Thanks for showing interest in Evans Coppice. Please contact us by which ever method suits – or just have a look at the FAQ section below. 

Alternatively please have a look around our website to see about the history of the site, the plan we have in place and what is happening. 

Current Wood Availability
This is an indication of how much wood we have ready to burn. 63%

Yes – we aim to have all our wood below 20% moisture content – this way the logs burn well and give plenty of heat output. 

We season our logs the traditional way – first they are left as long logs – usually about 4 foot long – this is known as ‘cord wood’. After a while this cord wood is cut to the final length and if necessary split to a usable size. This splitting before final seasoning is important as it speeds up the drying process – the bark stops the wood drying out so well.  This wood is then stacked outside during the summer months – normally not covered because the wetting and drying from rain actually helps to season the wood. Finally the wood is dry stored ready for final bagging for delivery.

Logs burn well when the moisture content is below 20% – regardless as to how they were dried – kiln drying or traditional seasoning.  Don’t confuse proper seasoning with logs left outside for a while – a log left as long lengths with the bark on takes years to dry.  See the section above to see how we do ours. 

Our view is that Kiln drying is for the convenience of the producer –  if you are producing 10,000 tonnes a year you simply would not have space to season them properly. The great thing about using wood to heat your home instead of fossil fuels is that it can be virtually carbon neutral – provided that the trees are replanted or allowed to re-grow as with coppiced wood.  Kiln drying uses energy (often fossil fuels) which reduces this advantage and adds cost.

Normally we deliver to an area about 5 miles from Newent, Gorsley and Upleadon – this is because to deliver further then undermines the carbon neutral benefits of wood and as we only have limited supplies of wood.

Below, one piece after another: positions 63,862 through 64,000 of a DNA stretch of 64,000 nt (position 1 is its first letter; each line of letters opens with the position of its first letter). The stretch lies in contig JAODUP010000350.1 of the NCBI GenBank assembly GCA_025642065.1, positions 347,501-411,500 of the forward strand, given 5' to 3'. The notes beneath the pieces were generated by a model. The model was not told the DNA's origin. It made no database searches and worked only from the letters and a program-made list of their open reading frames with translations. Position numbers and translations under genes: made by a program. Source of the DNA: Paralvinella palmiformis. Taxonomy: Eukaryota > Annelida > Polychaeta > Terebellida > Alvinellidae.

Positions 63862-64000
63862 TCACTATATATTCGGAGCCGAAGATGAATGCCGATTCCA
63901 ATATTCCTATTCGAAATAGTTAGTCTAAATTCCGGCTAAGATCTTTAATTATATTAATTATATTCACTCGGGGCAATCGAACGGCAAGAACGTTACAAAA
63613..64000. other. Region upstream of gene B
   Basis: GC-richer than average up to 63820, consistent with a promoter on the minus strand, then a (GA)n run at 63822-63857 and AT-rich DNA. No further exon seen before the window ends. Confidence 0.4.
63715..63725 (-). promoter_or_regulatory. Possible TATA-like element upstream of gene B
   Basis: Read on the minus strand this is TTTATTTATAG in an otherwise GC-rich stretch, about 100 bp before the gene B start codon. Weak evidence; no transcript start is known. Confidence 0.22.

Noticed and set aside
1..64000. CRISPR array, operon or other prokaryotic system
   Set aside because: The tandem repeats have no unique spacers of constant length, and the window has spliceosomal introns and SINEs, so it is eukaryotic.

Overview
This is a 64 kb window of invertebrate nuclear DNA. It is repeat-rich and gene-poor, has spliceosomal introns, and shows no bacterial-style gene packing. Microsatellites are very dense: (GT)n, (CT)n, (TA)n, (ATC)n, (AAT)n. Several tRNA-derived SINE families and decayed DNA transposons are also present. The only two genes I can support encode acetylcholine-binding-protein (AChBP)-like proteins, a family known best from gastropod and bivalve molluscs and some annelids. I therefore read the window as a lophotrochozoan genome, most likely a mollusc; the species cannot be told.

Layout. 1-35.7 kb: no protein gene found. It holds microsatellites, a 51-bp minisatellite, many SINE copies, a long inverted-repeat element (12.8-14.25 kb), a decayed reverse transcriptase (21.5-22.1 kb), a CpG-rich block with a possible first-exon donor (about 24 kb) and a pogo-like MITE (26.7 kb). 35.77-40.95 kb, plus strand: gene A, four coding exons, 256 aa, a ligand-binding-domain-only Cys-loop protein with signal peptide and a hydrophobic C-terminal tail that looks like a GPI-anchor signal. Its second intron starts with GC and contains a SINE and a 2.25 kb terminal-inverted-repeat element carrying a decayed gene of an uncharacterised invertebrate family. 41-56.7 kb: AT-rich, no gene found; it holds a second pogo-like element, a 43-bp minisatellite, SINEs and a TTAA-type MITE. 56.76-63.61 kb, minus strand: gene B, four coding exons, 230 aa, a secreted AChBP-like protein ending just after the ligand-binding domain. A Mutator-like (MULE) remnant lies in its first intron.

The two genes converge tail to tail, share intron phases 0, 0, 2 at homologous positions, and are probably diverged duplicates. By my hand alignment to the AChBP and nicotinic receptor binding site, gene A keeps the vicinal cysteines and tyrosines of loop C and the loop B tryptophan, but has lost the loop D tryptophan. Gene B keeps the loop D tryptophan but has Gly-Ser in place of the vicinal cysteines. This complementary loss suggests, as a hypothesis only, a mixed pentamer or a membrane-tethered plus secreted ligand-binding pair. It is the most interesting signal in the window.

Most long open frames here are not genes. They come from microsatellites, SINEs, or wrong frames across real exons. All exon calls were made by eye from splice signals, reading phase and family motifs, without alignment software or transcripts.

If you have a large requirement for sustainable wood and live outside this area please get in touch with us as we may be able to work something out. 

We use a convenient sack barrow sized bag – it is ventilated allowing it to have wood stored in it for a short while and is very easy to deliver to your wood store (there are exceptions!). It has a cover to keep the rain out so we can deliver our nice dry wood even when it is raining.  

We tried very hard not to use any plastic but it simply was not possible. The next best thing is to make sure our bags are looked after and used many times so we try to get them back straight away – you can keep them for a few days if necessary but we ask you to pay £5 deposit per bag.  

There are approximately 2.5 of our bags to a conventional large bulk bag but so much  more convenient!!

We charge £25 per bag plus £5 delivery for 1 or 2 bags, delivery is free after that. If you buy 5 bags you get the 6th free.

We tried very hard not to use any plastic but it simply was not possible. The next best thing is to make sure our bags are looked after and used many times so we try to get them back straight away – you can keep them for a few days if necessary but we ask you to pay £5 deposit per bag.  

There are approximately 2.5 of our bags to a conventional large bulk bag but so much  more convenient!!

We are flexible how you pay and order our logs. You can pay by cash on delivery or we have a Squareup card reader. You can order on-line and pay then.

Finally you can pay directly into our bank account using the Starling Bank ‘settle up’ facility settleup.starlingbank.com and pay there securely. 

 

The wood we supply comes from a coppice in Upleadon which contains a mix of small leaved lime, oak, wild cherry, Aspen and silver birch, so you will get a mix of these. 

It is important to remember that the heat produced per kilo of wood is the same regardless of the type – provided that the moisture content is the same. The way in which each type burns will be different though – oak needs a hot fire with quite a bit of  draught to burn well, aspen was used for making matches so it burns slowly but easily, for example.  Having a mix of lighter and heavier woods generally makes a good fire and allows you to control the fire better.